NASCAR announces Chase rules changes

The Sports Xchange
The SportsXchange

After meeting with teams, crew chiefs and drivers for more than 15 minutes at Chicagoland Speedway on Saturday, NASCAR announced rules changes that will affect Chase races.
The changes come after last week's controversy involving race fixing. They take effect with Sunday's first Chase race of the season.
Teams and drivers cannot offer positions for benefit, ask another driver to give up position, cause an intentional caution or cause an intentional wreck. Also, a camera will be placed on the spotter stand to help NASCAR monitor on-track activity.
Only one team spotter is allowed on the stand and only analog radios are permitted on the stand. Digital radios are prohibited there.
"Today's technical bulletin addresses the subject of team(s) artificially altering the outcome of a race and the level of reaction that this will receive from NASCAR," Robin Pemberton, NASCAR Vice President of Competition, said in a statement. "We reinforced this issue to the teams in our meeting earlier today and conveyed what is considered unacceptable in our officiating of the event."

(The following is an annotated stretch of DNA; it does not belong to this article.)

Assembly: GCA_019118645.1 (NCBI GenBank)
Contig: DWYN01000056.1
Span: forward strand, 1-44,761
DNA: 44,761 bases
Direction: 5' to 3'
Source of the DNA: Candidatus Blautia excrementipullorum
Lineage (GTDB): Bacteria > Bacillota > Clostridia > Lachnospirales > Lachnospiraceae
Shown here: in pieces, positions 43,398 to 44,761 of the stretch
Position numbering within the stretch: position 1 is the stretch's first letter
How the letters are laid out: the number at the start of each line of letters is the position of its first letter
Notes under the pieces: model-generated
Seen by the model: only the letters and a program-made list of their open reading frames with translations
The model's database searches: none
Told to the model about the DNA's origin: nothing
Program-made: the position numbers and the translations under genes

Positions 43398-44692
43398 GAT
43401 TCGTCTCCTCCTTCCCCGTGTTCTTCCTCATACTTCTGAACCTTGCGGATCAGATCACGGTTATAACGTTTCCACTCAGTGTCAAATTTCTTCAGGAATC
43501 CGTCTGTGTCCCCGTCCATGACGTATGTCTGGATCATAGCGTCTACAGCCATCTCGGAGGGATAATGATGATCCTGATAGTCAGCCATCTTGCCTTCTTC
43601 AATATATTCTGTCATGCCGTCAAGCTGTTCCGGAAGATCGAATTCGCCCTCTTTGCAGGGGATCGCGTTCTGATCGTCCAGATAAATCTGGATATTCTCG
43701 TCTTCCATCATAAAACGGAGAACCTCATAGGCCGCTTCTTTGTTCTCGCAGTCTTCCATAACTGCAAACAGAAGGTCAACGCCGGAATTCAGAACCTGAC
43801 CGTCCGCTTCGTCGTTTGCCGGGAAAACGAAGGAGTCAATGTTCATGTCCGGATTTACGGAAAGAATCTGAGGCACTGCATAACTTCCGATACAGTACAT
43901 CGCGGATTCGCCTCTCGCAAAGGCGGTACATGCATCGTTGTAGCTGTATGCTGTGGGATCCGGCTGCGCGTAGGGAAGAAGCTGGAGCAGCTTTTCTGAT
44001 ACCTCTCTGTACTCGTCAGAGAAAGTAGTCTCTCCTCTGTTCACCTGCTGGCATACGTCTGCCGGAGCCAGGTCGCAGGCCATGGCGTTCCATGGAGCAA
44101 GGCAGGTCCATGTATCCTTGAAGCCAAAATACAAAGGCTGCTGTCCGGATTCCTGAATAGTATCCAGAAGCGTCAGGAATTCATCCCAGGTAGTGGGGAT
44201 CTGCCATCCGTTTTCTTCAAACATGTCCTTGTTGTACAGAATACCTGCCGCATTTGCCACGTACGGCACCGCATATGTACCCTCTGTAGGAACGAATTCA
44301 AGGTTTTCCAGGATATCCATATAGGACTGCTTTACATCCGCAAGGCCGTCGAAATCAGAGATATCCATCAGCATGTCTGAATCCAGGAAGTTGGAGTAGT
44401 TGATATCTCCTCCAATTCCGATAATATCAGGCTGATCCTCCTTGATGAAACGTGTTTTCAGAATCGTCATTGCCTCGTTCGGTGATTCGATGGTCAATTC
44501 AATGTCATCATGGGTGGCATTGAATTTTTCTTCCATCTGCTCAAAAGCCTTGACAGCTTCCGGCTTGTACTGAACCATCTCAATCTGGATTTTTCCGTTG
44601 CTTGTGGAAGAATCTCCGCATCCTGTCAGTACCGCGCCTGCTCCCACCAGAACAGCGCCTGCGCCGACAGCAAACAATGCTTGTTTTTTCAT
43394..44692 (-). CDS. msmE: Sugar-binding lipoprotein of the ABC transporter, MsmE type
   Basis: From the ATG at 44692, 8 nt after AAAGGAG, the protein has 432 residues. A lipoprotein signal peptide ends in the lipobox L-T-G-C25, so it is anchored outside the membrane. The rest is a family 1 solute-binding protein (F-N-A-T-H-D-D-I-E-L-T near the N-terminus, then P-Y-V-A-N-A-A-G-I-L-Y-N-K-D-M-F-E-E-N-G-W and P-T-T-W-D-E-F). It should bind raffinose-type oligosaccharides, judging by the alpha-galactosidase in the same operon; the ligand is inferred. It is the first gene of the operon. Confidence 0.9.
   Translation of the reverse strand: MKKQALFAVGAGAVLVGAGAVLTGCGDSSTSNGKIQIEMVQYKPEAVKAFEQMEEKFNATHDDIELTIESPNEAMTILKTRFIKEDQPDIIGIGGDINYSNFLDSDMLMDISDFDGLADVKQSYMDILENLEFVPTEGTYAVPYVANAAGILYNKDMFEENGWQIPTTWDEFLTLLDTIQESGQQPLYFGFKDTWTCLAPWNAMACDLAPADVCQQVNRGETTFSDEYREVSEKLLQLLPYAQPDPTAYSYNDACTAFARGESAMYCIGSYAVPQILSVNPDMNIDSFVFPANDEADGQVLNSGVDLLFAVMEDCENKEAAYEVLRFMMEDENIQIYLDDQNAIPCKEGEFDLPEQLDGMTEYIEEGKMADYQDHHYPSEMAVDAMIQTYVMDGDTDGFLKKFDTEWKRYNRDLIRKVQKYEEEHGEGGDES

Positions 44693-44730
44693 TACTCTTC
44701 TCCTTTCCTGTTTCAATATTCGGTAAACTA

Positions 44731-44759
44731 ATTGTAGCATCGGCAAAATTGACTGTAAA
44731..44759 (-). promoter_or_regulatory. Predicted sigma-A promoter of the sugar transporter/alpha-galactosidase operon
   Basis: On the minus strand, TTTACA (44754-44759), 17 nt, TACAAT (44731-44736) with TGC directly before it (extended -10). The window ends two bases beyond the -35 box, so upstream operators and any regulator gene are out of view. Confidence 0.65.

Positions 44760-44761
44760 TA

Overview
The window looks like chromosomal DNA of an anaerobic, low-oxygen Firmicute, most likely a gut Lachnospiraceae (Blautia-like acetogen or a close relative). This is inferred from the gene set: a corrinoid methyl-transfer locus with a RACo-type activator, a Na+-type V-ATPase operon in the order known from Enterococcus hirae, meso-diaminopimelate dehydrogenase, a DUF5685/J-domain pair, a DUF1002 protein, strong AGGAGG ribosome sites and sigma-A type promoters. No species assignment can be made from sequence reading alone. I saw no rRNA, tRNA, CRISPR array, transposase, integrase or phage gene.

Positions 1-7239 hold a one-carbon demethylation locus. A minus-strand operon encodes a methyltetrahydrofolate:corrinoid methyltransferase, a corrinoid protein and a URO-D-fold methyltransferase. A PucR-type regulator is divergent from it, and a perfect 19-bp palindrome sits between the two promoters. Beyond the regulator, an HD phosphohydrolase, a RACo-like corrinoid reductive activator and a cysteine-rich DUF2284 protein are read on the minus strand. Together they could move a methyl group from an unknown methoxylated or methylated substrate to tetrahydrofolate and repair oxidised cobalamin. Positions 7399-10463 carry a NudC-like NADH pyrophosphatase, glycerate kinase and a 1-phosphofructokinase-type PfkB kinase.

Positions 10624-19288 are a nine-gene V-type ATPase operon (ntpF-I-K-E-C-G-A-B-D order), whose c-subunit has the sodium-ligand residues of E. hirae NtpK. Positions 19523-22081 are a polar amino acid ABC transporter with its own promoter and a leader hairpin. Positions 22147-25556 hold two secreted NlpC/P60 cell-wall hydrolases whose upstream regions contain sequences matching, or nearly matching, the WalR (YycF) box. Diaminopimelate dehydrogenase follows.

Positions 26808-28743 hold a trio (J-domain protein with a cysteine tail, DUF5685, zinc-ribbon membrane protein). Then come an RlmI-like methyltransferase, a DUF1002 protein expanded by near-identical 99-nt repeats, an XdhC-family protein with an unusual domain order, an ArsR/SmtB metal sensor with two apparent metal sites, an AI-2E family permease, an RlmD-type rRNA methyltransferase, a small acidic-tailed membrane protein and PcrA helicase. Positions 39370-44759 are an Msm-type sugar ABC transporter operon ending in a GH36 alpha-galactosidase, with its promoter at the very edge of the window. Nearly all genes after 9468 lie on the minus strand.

NASCAR chairman Brian France and president Mike Helton said it would be made clear what the code of conduct is and where the line should be drawn for teams working together on track after resetting its Chase for the Sprint Cup field for a second time this week and adding Jeff Gordon.
The addition of a 13th driver to the 12-driver Chase is unprecedented.
"Circumstances happened that are unhelpful in the credibility category," France said, according to USA Today. "There's no doubt about that."
Teams often make deals with other teams within organizations or under the same manufacturer umbrella to improve track position or pick up a point or lead a lap when needed.
France said the rules to limit teamwork came about after last week's controversial finish at Richmond International Raceway when several drivers believed that Michael Waltrip Racing tried to rig the finish so driver Martin Truex Jr. could qualify for the Chase.
"This is what (the drivers) want," France said. "They don't like team rules and they don't like some of the things that have gone on in the past."
NASCAR took away 50 points from all three MWR drivers, fined the team $300,000, placed general manager Ty Norris on probation and replaced Truex Jr. with Ryan Newman.
Gordon was added to the field after in-race audio surfaced earlier this week that showed possible collusion between Front Row Motorsports and Penske Racing. NASCAR said that Gordon did not have a fair chance to make the Chase.

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